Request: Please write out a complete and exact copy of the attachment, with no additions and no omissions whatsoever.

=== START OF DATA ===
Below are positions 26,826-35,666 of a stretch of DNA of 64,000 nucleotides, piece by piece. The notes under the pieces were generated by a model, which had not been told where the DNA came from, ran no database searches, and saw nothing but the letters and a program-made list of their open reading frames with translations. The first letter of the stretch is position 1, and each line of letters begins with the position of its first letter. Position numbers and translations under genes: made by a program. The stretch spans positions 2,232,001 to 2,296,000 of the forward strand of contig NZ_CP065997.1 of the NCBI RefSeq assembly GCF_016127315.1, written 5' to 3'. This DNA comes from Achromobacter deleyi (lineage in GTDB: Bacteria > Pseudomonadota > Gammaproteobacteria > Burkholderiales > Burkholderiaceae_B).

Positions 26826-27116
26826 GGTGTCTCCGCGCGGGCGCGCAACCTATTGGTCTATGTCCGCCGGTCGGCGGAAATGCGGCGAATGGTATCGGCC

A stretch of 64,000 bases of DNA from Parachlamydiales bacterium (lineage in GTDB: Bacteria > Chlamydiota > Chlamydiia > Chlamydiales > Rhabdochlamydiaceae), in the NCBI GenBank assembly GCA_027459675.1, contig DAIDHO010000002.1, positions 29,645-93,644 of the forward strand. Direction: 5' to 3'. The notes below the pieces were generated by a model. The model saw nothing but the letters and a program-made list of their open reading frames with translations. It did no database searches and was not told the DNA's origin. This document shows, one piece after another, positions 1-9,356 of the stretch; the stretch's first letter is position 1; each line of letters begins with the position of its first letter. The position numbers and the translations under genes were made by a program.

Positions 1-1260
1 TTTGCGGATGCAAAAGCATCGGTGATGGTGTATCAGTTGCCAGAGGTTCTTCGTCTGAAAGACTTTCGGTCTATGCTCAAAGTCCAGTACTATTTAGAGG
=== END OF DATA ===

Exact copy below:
Below are positions 26,826-35,666 of a stretch of DNA of 64,000 nucleotides, piece by piece. The notes under the pieces were generated by a model, which had not been told where the DNA came from, ran no database searches, and saw nothing but the letters and a program-made list of their open reading frames with translations. The first letter of the stretch is position 1, and each line of letters begins with the position of its first letter. Position numbers and translations under genes: made by a program. The stretch spans positions 2,232,001 to 2,296,000 of the forward strand of contig NZ_CP065997.1 of the NCBI RefSeq assembly GCF_016127315.1, written 5' to 3'. This DNA comes from Achromobacter deleyi (lineage in GTDB: Bacteria > Pseudomonadota > Gammaproteobacteria > Burkholderiales > Burkholderiaceae_B).

Positions 26826-27116
26826 GGTGTCTCCGCGCGGGCGCGCAACCTATTGGTCTATGTCCGCCGGTCGGCGGAAATGCGGCGAATGGTATCGGCC

A stretch of 64,000 bases of DNA from Parachlamydiales bacterium (lineage in GTDB: Bacteria > Chlamydiota > Chlamydiia > Chlamydiales > Rhabdochlamydiaceae), in the NCBI GenBank assembly GCA_027459675.1, contig DAIDHO010000002.1, positions 29,645-93,644 of the forward strand. Direction: 5' to 3'. The notes below the pieces were generated by a model. The model saw nothing but the letters and a program-made list of their open reading frames with translations. It did no database searches and was not told the DNA's origin. This document shows, one piece after another, positions 1-9,356 of the stretch; the stretch's first letter is position 1; each line of letters begins with the position of its first letter. The position numbers and the translations under genes were made by a program.

Positions 1-1260
1 TTTGCGGATGCAAAAGCATCGGTGATGGTGTATCAGTTGCCAGAGGTTCTTCGTCTGAAAGACTTTCGGTCTATGCTCAAAGTCCAGTACTATTTAGAGG